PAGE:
I was aware that the first domesticated honeybees were brought over by the Puritans to Massachusetts, but what didn't occur to me was their purpose. Rather than use the bees for the products of the hives (though I'm sure that was a bonus), colonists were interested in replicating their beneficial relationship with old world plants. Honeybees followed shortly after the advent of the apple tree. However, many of the grafted varieties transported overseas were not able to survive in their new climate despite the bees' help. This, among other reasons, is what led to the prevalence of apple trees grown from seed and the popularity of cider. Occasionally a new variety of sweet eating apple was discovered in a cider orchard, entirely distinct from European varieties, and better suited to it's new home.

What I found most interesting about John Chapman, AKA Johnny Appleseed, was his opposition to grafting. He claimed it was unnatural and thought it an insult to God's design. I couldn't help but draw parallels between his way of thinking and the anti-GMO movement of today. Anyone who continues to eat sweet apples or corn today is enjoying to result of  millennia of human intervention, whether they choose to acknowledge so or not.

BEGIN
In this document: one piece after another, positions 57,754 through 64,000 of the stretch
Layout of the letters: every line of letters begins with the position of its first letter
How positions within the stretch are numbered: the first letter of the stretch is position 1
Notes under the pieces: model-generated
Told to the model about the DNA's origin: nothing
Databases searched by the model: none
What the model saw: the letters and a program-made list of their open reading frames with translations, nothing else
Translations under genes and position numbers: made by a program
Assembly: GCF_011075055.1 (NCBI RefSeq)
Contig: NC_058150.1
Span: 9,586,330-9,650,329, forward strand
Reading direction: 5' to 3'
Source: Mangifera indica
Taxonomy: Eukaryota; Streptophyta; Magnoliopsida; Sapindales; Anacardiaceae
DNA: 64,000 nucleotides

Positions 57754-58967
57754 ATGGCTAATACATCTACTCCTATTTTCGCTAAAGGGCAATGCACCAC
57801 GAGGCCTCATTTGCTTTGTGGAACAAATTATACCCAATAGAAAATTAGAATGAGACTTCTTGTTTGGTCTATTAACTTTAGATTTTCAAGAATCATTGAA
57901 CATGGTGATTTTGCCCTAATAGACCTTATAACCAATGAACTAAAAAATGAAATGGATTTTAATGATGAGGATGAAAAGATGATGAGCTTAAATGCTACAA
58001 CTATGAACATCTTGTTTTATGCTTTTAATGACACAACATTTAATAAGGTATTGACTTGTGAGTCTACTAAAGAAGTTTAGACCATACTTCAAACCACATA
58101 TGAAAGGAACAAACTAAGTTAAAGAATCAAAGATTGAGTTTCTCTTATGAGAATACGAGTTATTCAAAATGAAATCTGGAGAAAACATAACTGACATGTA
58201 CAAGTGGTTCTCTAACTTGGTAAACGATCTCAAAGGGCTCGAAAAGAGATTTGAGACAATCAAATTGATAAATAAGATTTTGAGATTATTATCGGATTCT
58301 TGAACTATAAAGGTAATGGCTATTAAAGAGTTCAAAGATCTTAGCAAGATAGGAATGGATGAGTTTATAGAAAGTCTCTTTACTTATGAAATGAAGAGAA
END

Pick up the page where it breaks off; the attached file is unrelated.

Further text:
I have everything I need to welcome my bees home a couple of weeks. Now all that's left is to decide what color I should paint my beehive.What do you think, readers? Leave your suggestions in the comments.

Happy Easter!

Thursday, April 2, 2015

What's In My CSA Share?: Spring Week 5

Contents of Spring Share, Week 5:

1 bag turnips
1 bag carrots
2 bags sweet baby greens mix
1 bag spicy baby greens mix
1 bag baby tatsoi
9 apples
1 bunch rosemary

Trapani family farm in upstate New York (Mike's cousins) where we visited during our road trip in November

Friday, March 27, 2015

What's In My CSA Share?: Spring Week 4

Contents of Spring Share, Week 4:

1 bag baby tatsoi
1 head romaine
1 bag mixed baby greens
8 apples, assorted variety
1 bag red potatoes
1 bag carrots
1 bunch cilantro

Sorry for skipping last weeks update. I've been consumed by the job hunt, with two interviews last week, and three this upcoming week. Not to mention a sea of applications. For those interested, last week was similar to this. It included:

1 bag baby tatsoi
1 bag spicy baby greens
1 bag mixed baby greens
5 apples
1 bag gold potatoes
1 bags carrot
1 bag watermelon radishes
1 bunch rosemary

I haven't been keeping up with my weekly bee updates since bee school ended. I don't have my bees yet, so there isn't much to tell. However, the class is meeting up again next week to open up some hives at the instructor's apiary. Then I will be acquiring my hive and bees in April. Expect weekly/biweekly updates starting next month.